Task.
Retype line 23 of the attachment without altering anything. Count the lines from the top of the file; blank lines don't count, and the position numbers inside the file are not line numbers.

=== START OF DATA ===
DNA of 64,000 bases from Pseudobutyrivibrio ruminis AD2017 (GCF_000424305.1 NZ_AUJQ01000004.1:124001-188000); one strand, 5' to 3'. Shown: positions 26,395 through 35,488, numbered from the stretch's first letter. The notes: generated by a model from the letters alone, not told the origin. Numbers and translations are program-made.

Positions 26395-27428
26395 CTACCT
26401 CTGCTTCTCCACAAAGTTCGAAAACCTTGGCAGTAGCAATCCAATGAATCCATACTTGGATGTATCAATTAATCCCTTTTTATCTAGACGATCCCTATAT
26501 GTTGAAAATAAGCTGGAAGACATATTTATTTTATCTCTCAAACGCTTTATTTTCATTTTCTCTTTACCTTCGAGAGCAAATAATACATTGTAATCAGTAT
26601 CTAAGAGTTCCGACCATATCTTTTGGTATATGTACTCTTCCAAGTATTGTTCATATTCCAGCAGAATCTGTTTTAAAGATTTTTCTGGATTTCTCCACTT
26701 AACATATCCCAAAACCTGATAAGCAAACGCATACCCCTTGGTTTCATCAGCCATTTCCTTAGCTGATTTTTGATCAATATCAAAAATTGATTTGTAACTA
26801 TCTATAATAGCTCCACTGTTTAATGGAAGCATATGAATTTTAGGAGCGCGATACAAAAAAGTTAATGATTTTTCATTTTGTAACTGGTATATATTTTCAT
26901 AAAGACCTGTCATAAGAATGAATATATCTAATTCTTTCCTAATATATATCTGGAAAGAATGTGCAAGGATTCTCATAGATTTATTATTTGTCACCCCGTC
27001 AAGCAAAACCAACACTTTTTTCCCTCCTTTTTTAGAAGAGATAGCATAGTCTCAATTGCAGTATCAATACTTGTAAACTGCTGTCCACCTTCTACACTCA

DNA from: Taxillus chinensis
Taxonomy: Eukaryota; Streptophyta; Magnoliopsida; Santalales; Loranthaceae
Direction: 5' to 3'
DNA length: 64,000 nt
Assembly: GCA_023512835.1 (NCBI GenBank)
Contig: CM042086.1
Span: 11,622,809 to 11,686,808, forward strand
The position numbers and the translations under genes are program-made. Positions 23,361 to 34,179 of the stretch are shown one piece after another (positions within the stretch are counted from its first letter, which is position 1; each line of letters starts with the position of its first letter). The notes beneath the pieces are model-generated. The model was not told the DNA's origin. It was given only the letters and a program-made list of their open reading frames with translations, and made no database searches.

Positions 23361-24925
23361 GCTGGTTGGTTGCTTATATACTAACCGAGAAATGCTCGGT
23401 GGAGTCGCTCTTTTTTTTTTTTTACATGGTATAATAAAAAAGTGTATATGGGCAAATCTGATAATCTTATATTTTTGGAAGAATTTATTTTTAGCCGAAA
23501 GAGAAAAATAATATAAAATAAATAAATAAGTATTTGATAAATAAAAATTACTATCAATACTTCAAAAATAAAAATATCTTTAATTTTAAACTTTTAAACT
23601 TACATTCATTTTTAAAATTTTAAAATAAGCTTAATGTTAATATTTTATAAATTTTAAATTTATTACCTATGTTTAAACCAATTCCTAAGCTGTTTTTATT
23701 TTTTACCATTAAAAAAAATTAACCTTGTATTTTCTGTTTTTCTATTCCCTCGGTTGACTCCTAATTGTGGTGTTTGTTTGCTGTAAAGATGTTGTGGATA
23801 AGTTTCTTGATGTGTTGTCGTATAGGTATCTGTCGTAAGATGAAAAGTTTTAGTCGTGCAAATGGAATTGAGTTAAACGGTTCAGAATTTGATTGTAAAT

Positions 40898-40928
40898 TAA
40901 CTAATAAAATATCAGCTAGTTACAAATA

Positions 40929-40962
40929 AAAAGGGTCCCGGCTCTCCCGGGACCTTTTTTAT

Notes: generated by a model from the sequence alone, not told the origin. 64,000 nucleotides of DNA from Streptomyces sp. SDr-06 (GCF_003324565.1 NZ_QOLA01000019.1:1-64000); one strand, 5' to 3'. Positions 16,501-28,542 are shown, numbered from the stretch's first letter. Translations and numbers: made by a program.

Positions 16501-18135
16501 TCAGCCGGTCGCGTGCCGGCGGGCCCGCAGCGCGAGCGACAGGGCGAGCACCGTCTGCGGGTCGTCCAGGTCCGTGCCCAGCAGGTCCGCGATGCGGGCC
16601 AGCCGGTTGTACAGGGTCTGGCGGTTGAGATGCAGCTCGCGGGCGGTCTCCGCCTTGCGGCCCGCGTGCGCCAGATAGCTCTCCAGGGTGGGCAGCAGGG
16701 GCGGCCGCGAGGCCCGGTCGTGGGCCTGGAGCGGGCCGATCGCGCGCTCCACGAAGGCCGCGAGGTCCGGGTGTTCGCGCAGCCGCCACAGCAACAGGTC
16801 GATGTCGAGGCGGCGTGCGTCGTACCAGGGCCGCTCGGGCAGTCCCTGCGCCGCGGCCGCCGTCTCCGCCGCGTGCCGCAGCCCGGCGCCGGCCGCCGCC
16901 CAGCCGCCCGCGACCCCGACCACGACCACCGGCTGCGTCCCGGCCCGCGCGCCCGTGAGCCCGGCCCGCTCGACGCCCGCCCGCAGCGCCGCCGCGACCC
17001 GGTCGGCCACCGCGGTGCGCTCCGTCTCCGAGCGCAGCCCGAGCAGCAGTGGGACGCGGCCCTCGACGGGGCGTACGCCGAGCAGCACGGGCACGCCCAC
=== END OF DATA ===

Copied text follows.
23601 TACATTCATTTTTAAAATTTTAAAATAAGCTTAATGTTAATATTTTATAAATTTTAAATTTATTACCTATGTTTAAACCAATTCCTAAGCTGTTTTTATT